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DRC: President Tshisekedi expected to quit 'Kabila coalition'

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Democratic Republic Of Congo

The African Union (AU) has called on the leaders of the Democratic Republic of Congo to preserve "peace and stability" on the eve of an announced intervention by the president in the midst of a political crisis, a few days after a UN call for dialogue.

Visiting Thursday and Friday in Kinshasa, the chairman of the AU Commission, Moussa Faki Mahama, said in a statement that he "had exchanges" with the head of state Felix Tshisekedi and his predecessor Joseph Kabila.

On Sunday, Tshisekedi is expected to announce his "long-awaited decisions" according to his spokesman, to get out of the crisis within the coalition.

The AU chief "called on the whole (class) of Congolese politicians to work resolutely and sincerely to establish national harmony and preserve peace and stability.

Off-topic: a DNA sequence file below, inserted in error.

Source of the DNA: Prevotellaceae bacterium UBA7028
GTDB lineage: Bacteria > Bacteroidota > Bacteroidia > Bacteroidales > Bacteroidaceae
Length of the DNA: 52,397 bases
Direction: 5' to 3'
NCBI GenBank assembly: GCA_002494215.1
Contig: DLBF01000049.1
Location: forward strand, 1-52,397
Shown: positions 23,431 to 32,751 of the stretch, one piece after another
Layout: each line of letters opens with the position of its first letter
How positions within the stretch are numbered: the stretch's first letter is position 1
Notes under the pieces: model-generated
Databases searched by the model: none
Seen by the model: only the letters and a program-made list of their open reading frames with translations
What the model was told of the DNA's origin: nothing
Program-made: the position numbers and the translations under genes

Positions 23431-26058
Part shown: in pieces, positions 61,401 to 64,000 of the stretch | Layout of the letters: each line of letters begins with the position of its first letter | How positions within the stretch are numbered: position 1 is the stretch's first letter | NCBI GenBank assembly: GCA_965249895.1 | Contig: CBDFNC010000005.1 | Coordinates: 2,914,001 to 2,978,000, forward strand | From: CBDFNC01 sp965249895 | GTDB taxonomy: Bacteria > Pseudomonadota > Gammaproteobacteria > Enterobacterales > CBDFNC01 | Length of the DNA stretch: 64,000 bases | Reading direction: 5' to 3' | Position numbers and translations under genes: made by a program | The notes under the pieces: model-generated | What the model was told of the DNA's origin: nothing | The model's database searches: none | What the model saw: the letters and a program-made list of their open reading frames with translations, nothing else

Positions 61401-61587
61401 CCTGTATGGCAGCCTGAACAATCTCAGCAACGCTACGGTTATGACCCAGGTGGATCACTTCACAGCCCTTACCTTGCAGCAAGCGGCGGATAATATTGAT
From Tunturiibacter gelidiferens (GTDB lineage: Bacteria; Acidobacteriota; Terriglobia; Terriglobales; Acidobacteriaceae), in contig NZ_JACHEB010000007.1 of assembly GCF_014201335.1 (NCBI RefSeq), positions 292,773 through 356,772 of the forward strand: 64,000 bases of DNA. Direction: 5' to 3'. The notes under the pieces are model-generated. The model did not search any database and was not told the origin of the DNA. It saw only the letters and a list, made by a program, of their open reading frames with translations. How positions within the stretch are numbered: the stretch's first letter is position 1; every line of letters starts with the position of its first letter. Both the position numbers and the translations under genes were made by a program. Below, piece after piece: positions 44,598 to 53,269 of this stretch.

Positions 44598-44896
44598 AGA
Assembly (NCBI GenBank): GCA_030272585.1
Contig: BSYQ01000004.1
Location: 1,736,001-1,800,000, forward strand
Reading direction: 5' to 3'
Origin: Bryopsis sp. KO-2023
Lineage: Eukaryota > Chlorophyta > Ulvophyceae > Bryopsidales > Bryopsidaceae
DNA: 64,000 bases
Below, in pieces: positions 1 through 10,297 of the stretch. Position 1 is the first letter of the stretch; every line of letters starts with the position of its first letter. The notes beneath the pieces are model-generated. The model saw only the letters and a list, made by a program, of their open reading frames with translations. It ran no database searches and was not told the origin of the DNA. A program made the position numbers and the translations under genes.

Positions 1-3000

On Saturday, about a hundred deputies wanted to submit petitions to the Assembly asking for the resignation of the pro-Kabila president of the lower house, Jeanine Mabunda, and her office.

"All offices are closed," said a UDPS member of parliament, Léon Mubikayi.

Deputies claim that the petitions were signed by a majority of them (more than 250). 

The pro-Kabila FCC claims a majority of more than 300 MPs out of 500 in the Assembly.

In addition, former President Kabila did not go as announced in Lubumbashi (south-east) on Saturday.

He was prevented from travelling, according to his supporters, without official confirmation.

"Forbidding Joseph Kabila to travel (...) is a pure and simple violation of his constitutional rights," reacted the human rights lawyer, Jean-Claude Katende.

"I remain concerned about the political tensions within the ruling coalition," wrote UN Secretary-General Antonio Guterres a few days ago. "I call on all stakeholders to resolve their differences through dialogue, in accordance with the Constitution," he said.

Proclaimed winner of the elections, Tshisekedi rose to power since January 2019 under a secret coalition agreement with his predecessor, who kept the majority in parliament.

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